An age of crisis and conflict demands that we be not secular priests, but constructive heretics.
That means recognizing that we philanthropies have particular freedoms to try out new approaches, to be idiosyncratic, to take risks.
Our very weakness—we are founded on one man’s fortune (and it still nearly always a man)—is also our strength.
At our best we can reach out and do things a government, a business, or an NGO with voters, shareholders, or donors cannot. We can speak up and act with confidence if our funder allows. And with OSF's George Soros, a genetic heretic, that privilege is a large one.
When it comes to peacebuilding, that means not just falling in behind established institutions—be those governments, multilateral institutions, or private sector ones—but getting out ahead of them:
- backing long-shot, long-term mediation efforts;
- pioneering original new methods of opening up common ground;
- seeding new relationships between state power and civil society; and
- and supporting the bottom-up social movements that understand and move among the realities on the ground.
Let me expand that final point, which is especially important.
Where groups of people have become violently opposed to one another, it is not enough merely to broker peace between their leaders—especially not by wagging fingers and brandishing legal rules from the outside.
Take Israel and the Palestinian Territories today. European and North American leaders are congratulating themselves on having bypassed 20 or so more years of street fighting and at last re-endorsed a two-state solution.
They have not noticed that in the street—not just the often-caricatured Arab street but the American university campus—younger voters almost everywhere have moved on. Suddenly backing the idea of a two-state solution is seen as too little, too late.
As a non-Jewish admirer and supporter of Israel, my head and heart spin. The Kibbutz movement was for those in my generation something to admire. Today, it is viewed as part of an apparatus of colonization, occupation, and oppression. I can, and do, abhor the loss of historical memory. But equally I hate our reluctance to find common ground between these main narratives; moving forward, I hope we can be guided by both principle and pragmatism.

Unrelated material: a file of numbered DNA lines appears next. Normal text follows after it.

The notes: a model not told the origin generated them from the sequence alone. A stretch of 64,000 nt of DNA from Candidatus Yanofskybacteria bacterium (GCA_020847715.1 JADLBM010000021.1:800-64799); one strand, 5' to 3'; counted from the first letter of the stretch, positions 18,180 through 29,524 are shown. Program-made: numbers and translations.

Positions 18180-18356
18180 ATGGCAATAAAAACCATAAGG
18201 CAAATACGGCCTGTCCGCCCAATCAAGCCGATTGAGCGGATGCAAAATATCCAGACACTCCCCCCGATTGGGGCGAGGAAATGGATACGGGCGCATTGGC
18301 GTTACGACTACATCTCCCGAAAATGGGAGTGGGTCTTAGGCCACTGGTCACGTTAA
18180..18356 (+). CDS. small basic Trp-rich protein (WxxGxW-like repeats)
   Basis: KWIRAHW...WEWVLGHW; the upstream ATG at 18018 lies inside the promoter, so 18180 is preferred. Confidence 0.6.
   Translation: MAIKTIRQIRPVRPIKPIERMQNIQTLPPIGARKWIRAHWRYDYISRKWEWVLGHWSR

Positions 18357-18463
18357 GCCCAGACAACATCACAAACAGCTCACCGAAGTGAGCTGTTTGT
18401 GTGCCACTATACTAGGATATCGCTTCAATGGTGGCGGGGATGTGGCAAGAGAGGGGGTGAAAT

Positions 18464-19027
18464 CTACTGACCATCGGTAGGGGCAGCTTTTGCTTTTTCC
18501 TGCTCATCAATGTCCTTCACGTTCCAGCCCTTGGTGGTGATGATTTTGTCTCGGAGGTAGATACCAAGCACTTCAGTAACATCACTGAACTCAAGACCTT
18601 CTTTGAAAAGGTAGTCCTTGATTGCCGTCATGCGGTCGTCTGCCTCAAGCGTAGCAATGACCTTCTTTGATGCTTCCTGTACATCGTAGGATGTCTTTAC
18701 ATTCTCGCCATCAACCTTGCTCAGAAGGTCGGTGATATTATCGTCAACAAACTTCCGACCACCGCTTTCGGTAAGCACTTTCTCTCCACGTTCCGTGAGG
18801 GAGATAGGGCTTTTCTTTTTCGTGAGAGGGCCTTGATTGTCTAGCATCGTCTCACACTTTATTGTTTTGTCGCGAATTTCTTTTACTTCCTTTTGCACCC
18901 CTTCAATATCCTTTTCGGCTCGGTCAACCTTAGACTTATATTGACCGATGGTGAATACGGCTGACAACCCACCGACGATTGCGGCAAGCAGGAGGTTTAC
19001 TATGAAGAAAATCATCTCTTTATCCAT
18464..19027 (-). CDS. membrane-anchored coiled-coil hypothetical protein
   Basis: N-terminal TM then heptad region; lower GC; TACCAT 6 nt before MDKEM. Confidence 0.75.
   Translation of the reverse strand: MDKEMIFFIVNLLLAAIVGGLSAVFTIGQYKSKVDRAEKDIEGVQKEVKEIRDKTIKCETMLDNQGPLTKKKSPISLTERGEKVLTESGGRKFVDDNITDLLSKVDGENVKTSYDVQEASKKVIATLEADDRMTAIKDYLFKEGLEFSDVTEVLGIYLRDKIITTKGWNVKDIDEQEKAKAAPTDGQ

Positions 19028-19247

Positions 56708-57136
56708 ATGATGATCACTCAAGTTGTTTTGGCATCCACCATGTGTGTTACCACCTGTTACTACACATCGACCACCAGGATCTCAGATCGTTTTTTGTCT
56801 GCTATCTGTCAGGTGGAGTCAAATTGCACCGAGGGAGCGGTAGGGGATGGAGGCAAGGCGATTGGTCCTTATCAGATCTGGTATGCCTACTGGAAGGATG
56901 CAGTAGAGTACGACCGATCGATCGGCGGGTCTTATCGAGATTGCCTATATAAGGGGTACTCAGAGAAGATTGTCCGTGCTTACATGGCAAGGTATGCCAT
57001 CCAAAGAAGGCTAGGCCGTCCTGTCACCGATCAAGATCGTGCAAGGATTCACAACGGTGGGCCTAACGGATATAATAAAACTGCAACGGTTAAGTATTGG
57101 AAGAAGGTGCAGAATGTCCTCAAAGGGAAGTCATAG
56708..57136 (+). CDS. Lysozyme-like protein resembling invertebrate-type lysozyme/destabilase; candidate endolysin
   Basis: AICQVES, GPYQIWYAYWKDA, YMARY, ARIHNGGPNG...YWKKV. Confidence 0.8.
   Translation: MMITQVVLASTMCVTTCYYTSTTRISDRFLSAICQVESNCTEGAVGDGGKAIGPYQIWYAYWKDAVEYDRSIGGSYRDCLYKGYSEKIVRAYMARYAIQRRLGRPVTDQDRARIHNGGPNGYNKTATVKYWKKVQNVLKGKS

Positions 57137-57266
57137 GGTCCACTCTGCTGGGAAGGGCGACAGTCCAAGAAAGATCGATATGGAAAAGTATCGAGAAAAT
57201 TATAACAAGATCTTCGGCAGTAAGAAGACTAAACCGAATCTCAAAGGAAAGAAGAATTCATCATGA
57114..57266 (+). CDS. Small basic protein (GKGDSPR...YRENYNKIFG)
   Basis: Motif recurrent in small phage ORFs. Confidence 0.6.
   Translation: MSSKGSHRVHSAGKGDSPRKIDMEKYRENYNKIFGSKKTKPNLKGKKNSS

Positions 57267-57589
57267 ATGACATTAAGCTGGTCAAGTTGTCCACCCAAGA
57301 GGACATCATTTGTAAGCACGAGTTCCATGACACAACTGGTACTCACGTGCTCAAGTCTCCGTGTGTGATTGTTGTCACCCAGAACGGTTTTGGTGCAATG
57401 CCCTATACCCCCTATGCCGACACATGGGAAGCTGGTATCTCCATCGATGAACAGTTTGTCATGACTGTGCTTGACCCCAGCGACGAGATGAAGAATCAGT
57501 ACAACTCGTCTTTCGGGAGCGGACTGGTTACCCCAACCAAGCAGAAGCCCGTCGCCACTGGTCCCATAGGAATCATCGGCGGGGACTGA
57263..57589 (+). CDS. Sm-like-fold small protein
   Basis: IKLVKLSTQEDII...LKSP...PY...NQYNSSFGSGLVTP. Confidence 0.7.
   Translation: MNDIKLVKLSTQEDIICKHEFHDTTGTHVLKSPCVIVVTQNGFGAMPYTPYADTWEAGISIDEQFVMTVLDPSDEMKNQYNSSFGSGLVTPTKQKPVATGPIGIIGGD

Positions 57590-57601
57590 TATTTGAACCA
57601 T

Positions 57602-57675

But the reality is that elites are in one place, people are in another. Make no mistake, hell has been let loose.
As I hardly need to tell this audience, and as the recent history of Northern Ireland shows us, lasting peace means people-to-people reconciliation. It must be bolstered and constantly renewed through strong and ongoing civil society engagement. It must be led from below.
Central to the new, more “heretical” philanthropy I am proposing is much more vigorous engagements with that reality.
Often that means being able to move at a pace other important players cannot, whether they be governments answerable to their voters or companies answerable to their shareholders.
Foundations can move very fast to respond to a sudden crisis or opportunity. But we also have sticking power, the ability to invest in causes whose results are measured not in months but in decades. We can be both patient and urgent.
As hatreds intensify, violence spreads, and conflicts become longer, more numerous, and more lethal to civilians, that focus on where we can make the biggest difference matters more than ever.
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Mark Malloch-Brown, president of the Open Society Foundations, writes on why Britain must not compromise its own values in the conflict in Israel and the Occupied Palestinian Territories.